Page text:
A tour company claimed fraud and misconduct on the part of a borough in the course of a fraudulent conveyance trial concerning liability for property taxes. Specifically, the company argued that a police officer falsely testified at trial concerning a conversation he allegedly had with the company president regarding the company's obligation to pay borough taxes. The superior court denied relief under Rule 60(b)(3), finding that the company had failed to establish clear and convincing evidence of fraud. The company appealed, arguing that the superior court applied the incorrect legal standard and that the company presented clear and convincing evidence of fraud. The company also appealed various orders relating to discovery and the award of attorney's fees. Because the superior court applied the correct legal standard and did not abuse its discretion in finding that there was not clear and convincing evidence of fraud, the Supreme Court affirmed its denial of the Rule 60(b) motion. Furthermore, the Court affirmed the lower court's refusal to reopen discovery or awarding attorney's fees. View "Alaskan Adventure Tours, Inc. v. The City and Borough of Yakutat" on Justia Law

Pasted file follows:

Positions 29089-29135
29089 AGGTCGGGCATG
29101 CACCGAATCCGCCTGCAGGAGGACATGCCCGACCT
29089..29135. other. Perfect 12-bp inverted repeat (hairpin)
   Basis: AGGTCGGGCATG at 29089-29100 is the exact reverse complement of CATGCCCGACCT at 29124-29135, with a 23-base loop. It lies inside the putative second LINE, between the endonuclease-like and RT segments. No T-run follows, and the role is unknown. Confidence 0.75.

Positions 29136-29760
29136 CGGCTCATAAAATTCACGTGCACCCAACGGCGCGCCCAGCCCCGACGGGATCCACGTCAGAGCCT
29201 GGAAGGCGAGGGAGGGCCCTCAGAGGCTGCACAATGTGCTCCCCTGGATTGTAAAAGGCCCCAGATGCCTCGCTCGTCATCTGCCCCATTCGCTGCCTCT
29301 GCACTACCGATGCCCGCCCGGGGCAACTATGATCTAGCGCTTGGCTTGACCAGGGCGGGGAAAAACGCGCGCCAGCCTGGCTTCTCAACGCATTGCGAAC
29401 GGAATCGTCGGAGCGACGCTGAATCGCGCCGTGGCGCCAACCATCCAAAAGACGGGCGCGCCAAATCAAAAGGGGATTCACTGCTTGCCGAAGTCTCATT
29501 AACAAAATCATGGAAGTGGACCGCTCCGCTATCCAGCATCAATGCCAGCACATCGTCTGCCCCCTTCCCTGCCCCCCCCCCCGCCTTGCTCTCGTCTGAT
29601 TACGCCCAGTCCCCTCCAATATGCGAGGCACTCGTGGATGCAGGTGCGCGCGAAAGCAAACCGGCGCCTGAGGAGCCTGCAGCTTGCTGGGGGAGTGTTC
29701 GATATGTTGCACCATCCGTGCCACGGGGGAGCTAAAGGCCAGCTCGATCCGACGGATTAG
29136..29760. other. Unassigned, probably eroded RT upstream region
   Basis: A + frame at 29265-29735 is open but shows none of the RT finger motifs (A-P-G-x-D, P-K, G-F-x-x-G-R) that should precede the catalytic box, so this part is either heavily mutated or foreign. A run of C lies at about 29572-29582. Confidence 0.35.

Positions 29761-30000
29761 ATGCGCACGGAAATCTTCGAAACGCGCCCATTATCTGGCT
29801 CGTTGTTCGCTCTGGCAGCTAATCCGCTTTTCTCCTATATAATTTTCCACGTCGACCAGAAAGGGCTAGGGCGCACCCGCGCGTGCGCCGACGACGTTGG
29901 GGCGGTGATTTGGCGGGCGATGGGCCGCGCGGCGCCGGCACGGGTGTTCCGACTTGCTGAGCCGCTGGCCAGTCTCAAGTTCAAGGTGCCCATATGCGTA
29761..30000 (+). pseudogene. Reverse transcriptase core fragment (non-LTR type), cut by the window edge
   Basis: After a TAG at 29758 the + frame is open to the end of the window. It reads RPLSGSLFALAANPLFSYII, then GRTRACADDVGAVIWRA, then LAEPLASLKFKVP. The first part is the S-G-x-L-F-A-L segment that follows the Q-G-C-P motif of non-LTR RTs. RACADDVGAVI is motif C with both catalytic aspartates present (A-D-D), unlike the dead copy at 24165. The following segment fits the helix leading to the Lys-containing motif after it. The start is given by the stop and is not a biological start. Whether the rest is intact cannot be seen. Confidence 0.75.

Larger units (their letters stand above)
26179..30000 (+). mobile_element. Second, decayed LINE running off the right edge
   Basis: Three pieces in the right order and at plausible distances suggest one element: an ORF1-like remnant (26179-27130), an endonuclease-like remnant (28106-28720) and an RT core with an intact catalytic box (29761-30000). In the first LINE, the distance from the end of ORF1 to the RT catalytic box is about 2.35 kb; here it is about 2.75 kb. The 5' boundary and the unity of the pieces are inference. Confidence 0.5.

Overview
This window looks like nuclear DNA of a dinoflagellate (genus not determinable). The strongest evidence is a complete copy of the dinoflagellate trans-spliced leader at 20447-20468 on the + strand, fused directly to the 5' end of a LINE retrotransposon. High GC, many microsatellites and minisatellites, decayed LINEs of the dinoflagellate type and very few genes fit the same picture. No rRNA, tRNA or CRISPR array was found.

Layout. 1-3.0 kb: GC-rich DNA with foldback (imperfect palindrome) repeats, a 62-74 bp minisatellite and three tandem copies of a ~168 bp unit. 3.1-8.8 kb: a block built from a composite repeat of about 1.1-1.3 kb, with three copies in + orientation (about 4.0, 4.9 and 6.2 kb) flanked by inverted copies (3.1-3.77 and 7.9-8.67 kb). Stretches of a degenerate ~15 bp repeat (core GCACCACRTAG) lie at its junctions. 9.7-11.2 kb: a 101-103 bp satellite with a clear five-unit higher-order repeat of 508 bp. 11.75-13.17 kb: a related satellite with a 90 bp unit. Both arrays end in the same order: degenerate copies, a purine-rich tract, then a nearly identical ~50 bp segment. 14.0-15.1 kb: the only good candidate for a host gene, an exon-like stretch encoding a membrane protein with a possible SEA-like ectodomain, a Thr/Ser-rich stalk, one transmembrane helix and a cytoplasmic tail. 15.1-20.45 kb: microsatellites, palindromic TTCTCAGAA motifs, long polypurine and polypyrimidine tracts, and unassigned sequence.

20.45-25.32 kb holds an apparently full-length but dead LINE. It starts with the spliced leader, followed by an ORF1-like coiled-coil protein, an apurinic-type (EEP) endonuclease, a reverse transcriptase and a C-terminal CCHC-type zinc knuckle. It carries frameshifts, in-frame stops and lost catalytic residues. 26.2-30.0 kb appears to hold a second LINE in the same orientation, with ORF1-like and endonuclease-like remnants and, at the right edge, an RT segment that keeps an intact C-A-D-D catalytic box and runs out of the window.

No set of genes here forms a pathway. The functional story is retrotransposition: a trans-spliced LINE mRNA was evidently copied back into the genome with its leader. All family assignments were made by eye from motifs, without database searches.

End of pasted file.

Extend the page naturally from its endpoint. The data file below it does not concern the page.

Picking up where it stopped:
When passing a 1997 ordinance, the Anchorage Municipal Assembly amended the boundaries of a proposed Downtown Improvement District to exclude some properties on K and L Streets. The building at 420 L Street, the property owned by appellant L Street Investments, was in the original proposal but was subsequently carved out by the Assembly. In 2000 the Assembly extended the life of the District for ten years. Beginning in 2009, the Anchorage Downtown Partnership canvassed businesses hoping to extend the term of the District and expand it to include businesses between I and L Street. After the majority of business owners in the proposed District approved the extension and expansion, the Assembly extended the term of the District and expanded it to include businesses between I and L Streets, including the building at 420 L Street. L Street Investments filed suit, arguing: (1) Section 9.02(a) of the Municipality of Anchorage's Charter did not authorize the Municipality to finance services within the District by an assessment; and (2) the District is a "service area," and AS 29.35.450(c) prohibits the expansion of a service area unless a majority of voters in the area to be added vote in favor of expanding the service area. The Anchorage Downtown Partnership intervened, and all parties filed cross-motions for summary judgment. The superior court granted summary judgment to the Municipality and the Anchorage Downtown Partnership. Finding no error, the Supreme Court affirmed the grant of summary judgment. View "L Street Investments v. Municipality of Anchorage" on Justia Law